Lavender-Thyme Braised Chicken

    Season chicken cutlets with salt and pepper, then sear them in a couple of tablespoons of olive oil on both sides until brown, about four minutes total; set aside. Add a tablespoon more of olive oil or butter to the pan, along with some minced garlic, a tablespoon of crushed lavender flowers (or a tablespoon of finely minced fresh rosemary), and a

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  • Mark Bittman: Giant Quinoa Tamale

    Spreading quinoa in a loaf pan.Tomatillo SalsaBy Freya Bellin

    This recipe may sound like a far cry from a traditional tamale; here, there are no corn husks, no dough, and no meat. But somehow the flavor and consistency of a real tamale is achieved. I will admit that mine definitely didn’t come out as the instructions suggested it would. You need to really grease the pan if you want the mixture to emerge in loaf form. Adding a little fat to the quinoa, either in the form of cheese or a little oil, might have helped the quinoa layers set and stay together better. Of course, it will taste just as good if it spills out into a giant pile, as did mine, but appearance-wise it will be lacking some elegance.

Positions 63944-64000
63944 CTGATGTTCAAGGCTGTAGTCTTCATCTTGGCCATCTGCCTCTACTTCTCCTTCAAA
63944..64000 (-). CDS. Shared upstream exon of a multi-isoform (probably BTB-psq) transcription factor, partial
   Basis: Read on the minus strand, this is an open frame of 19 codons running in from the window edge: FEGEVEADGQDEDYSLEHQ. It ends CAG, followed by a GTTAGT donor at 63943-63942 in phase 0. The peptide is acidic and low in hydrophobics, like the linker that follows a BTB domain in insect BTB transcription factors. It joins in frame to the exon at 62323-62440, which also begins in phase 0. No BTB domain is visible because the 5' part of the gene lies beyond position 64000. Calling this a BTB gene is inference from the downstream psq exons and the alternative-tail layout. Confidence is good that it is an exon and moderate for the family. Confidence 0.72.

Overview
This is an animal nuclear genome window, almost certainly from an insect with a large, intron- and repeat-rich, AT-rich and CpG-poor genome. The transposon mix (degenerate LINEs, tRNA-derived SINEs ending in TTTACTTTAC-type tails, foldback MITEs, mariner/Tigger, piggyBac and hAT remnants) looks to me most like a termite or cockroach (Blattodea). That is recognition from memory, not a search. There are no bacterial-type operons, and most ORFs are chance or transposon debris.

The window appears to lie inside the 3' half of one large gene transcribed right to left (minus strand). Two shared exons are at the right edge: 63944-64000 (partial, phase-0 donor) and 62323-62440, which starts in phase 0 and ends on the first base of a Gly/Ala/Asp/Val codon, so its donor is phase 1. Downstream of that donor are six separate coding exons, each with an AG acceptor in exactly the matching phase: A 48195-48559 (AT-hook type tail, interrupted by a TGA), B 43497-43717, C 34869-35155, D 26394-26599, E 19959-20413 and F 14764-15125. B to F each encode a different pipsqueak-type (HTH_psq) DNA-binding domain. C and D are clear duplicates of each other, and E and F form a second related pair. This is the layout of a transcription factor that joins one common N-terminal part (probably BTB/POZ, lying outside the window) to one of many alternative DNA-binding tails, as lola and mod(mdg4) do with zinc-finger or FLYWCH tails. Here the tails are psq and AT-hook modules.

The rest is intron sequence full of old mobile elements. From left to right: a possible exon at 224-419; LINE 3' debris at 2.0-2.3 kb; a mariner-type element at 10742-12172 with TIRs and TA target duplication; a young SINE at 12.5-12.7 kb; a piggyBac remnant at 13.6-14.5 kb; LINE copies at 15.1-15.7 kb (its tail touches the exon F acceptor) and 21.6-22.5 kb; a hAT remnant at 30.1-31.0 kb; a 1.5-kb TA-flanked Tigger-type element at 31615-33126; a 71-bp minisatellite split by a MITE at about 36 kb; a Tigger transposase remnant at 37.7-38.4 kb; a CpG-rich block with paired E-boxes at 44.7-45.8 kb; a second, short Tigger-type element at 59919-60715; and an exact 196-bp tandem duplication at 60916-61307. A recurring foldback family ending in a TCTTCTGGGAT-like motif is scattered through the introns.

No matter—this dish was delicious, if not beautiful. The cheese layer melts in the oven and the outer edges of the quinoa crisp up nicely, although the real highlight for me was the tomatillo salsa. As mentioned below, it could be reserved and used for other dishes as well. The tomatillos are pretty sweet, and you can adjust the spiciness depending on the pepper you use. Make a little more than the recipe calls for; you’ll want to have some extra. Recipe from The Food Matters Cookbook.

    Giant Quinoa “Tamale” with Tomatillo Salsa

    Makes: 6 to 8 servings

    Time: About 2 hours, largely unattended

    Don’t let the time and number of steps here put you off: This loaf is a fraction of the work of traditional tamales, and all of the components can be made ahead for last-minute assembly. I like the tamale a little soft, with a center that oozes a bit, but if you want a firmer tamale-like texture, bake the loaf uncovered for another 15 or 20 minutes.

    Use the tomatillo salsa recipe on its own for a quick sauce that keeps well and comes in handy for serving with steamed vegetables, beans, fish, or tortilla chips.

    1 pound tomatillos (about 5 or 6 large), husked and rinsed (canned are fine; drain and reserve their juice)

    1 large poblano or other fresh mild green chile

    1 large onion, roughly chopped

    4 garlic cloves, smashed

    2 tablespoons olive oil, plus more for greasing the loaf pan

    2 cups quinoa, rinsed and drained


    1 tablespoon chopped fresh oregano, or 1 teaspoon dried

    2 tablespoons lime juice

    Black pepper

    1⁄2 teaspoon baking powder

    1 cup crumbled queso fresco or grated Monterey Jack, plus more for garnish

    1 tablespoon chili powder

    1⁄2 cup chopped fresh cilantro, for garnish